Católicos birmaneses (c.1890)
"I had only to go fifty yards from my gate to find myself among houses inhabited by the Castros and da Silvas. In the middle of the quarter was a Catholic church, not the original church, wich with its baroque façde would have been striking to see in such place, but a later barn of a building without architectural features. (...) The Portuguese, through intermarriage with the local residents, were hardly to be distinguished from them physically, nor retained their own language, but they were still Catholics. (...) A few were educated, spoke english, wore European clothes, and held minor government posts, but the majority were fishermen, not owners of the great fish traps wich were a feature of the locality (...). If I asked why they chose that profession, they would say "the sea called us", as if some memory of the intrepid navigators, who were their ancestors, still lingering with them. Sometimes they would sing sea shanties in a language which they did not understand, nor anyone could understand, but which seemed to be a Portuguese so corrupted that it had become a ringmarole.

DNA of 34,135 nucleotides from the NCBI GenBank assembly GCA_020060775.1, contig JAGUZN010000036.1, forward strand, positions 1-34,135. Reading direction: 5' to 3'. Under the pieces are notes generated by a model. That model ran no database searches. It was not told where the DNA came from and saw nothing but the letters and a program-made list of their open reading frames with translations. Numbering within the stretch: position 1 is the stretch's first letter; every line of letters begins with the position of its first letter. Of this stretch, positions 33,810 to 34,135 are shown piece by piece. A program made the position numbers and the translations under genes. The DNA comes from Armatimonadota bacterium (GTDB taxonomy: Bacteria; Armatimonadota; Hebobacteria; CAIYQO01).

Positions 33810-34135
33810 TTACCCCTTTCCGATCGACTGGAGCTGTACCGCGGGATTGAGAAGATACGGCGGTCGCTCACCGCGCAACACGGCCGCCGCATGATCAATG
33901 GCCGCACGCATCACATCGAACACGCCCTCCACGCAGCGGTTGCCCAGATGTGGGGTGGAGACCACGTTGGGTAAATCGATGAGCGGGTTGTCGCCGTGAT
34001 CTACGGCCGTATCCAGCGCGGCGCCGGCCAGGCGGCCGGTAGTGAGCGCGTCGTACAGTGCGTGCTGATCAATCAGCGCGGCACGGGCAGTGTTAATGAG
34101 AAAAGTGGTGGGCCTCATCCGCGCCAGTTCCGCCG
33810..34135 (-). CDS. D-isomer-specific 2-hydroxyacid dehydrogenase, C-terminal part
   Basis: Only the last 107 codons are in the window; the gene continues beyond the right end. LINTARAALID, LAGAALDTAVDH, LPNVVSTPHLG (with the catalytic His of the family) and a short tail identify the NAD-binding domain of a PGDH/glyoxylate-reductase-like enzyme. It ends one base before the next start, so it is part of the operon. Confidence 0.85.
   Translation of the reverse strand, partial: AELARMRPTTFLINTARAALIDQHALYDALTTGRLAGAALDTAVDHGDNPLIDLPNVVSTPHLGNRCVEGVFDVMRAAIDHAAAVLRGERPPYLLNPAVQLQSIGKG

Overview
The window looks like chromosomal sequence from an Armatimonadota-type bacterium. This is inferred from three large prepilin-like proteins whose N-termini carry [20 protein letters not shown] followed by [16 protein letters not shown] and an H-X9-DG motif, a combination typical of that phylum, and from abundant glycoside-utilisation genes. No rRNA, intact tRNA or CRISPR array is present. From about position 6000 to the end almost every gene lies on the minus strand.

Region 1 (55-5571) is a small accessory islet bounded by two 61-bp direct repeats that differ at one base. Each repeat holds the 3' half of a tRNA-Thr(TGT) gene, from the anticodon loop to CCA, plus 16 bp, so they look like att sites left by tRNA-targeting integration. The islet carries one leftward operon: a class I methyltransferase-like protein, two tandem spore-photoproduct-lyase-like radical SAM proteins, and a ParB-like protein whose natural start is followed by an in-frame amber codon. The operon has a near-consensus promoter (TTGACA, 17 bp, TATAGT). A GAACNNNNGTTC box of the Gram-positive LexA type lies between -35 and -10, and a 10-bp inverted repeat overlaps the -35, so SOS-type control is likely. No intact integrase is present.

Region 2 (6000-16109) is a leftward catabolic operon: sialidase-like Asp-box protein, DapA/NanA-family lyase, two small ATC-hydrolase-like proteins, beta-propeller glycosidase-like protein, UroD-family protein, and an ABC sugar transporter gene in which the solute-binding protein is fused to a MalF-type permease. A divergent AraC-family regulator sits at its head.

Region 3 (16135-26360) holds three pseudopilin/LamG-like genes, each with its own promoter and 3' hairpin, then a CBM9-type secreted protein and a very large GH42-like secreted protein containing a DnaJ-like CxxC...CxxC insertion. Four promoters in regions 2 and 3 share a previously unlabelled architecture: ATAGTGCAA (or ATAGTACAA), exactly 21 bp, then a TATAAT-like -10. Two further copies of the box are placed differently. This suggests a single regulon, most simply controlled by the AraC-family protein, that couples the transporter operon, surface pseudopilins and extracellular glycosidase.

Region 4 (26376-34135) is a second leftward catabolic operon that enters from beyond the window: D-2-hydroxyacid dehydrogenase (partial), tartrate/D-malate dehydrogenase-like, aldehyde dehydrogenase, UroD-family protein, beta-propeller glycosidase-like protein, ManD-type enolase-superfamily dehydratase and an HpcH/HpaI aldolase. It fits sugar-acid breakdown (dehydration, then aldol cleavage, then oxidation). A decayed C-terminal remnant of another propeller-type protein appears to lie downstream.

(...) For church on Sundays they had a European jacket and trousers; and the woman did their hair in a fashion different from any used by local people (...)"
COLLINS, Maurice. Into Hidden Burma: an autobiography. London: Faber&Faber,1936